• Advanced Master Shapeshifter
• Quantum Physics Thought Training
• Soul Retrieval

Suddenly, terms like “behavior modification” sound charmingly old-fashioned. Let’s decode a few of the credentials and treatment specialties now appearing with frequency on randomly chosen websites:

Aromatherapy

An alternative medicine using volatile liquid plant materials (known as essential oils) and scented plant compounds to alter mood or health. The word dates back to the 1920s, attributed to a French chemist who dedicated his life to studying the healing properties of plant oils. Practitioners believe these oils are distillations of plants’ life forces and promote well-being by clearing negative vibrations from the body’s energy field.

Heart-Centered Hypnotherapy

An interactive hypnosis relating a person’s present to his or her past experiences through “emotional bridging.” Heart-centered hypnotherapy traces negative behavioral patterns back to their origins – even pre-birth. The goal is to teach the conscious mind to change negatives and replace them with good habits and self-acceptance. Practitioners believe the process releases energy once tied up in the repression of bad memories.

Quantum Physics Thought Training

Personal empowerment training based on principles of quantum physics:

• Physical reality can be reshaped. We can create what we want from life.
• Particles of light and matter behave differently when humans observe them. The mind, using holographs made from light and sound waves, can create a physical universe.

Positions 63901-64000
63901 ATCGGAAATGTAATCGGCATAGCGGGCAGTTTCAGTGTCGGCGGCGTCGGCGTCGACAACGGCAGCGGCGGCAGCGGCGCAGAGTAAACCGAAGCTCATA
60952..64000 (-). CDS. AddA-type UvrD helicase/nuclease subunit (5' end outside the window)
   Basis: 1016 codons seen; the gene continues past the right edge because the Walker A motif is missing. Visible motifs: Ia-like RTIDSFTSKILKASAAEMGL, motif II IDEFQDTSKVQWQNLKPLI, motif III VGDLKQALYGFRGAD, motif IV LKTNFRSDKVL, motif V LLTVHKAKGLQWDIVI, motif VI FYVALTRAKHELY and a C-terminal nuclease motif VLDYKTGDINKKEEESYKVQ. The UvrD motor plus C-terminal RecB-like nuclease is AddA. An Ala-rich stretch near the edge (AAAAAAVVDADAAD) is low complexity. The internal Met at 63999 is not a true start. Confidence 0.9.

• Energy follows thought. Thought underlies power; focused thought is focused power. We can be trained to use the mind’s power to create the reality we want.
• The inner world is the blueprint for reality. Physical matter is attracted to this design. If we create an inner world that attracts positive outcomes, then positive outcomes result.

Reiki

Depending on the source material consulted, a 19th or 20th century Japanese or 2,500-year-old Tibetan healing technique, applicable to both physical and emotional well-being. Practitioners use “laying of hands” as the delivery system for transfer of energy and believe that reiki (“universal life force”) can relieve pain and boost the immune system. Physical manifestations of pain are thought to be linked to emotional and mental states.

Shamanism, Shape Shifting and Soul Retrieval

Linked, spirituality-based healing practices whose focus is the mind/body connection. The word “shaman” in the original Siberian language refers to a person who makes journeys to alternate realities in an altered state of consciousness. Practitioners believe shamanism underlies all other spiritual traditions on earth.

These “New Age” treatments evoke strong reactions from mental health professionals whose training is evidence-based science – from skepticism to open dismissiveness. But one truth remains. No matter where you stand on the subject, as long as human beings look to other human beings for advice on solving problems, there will be jobs for counselors.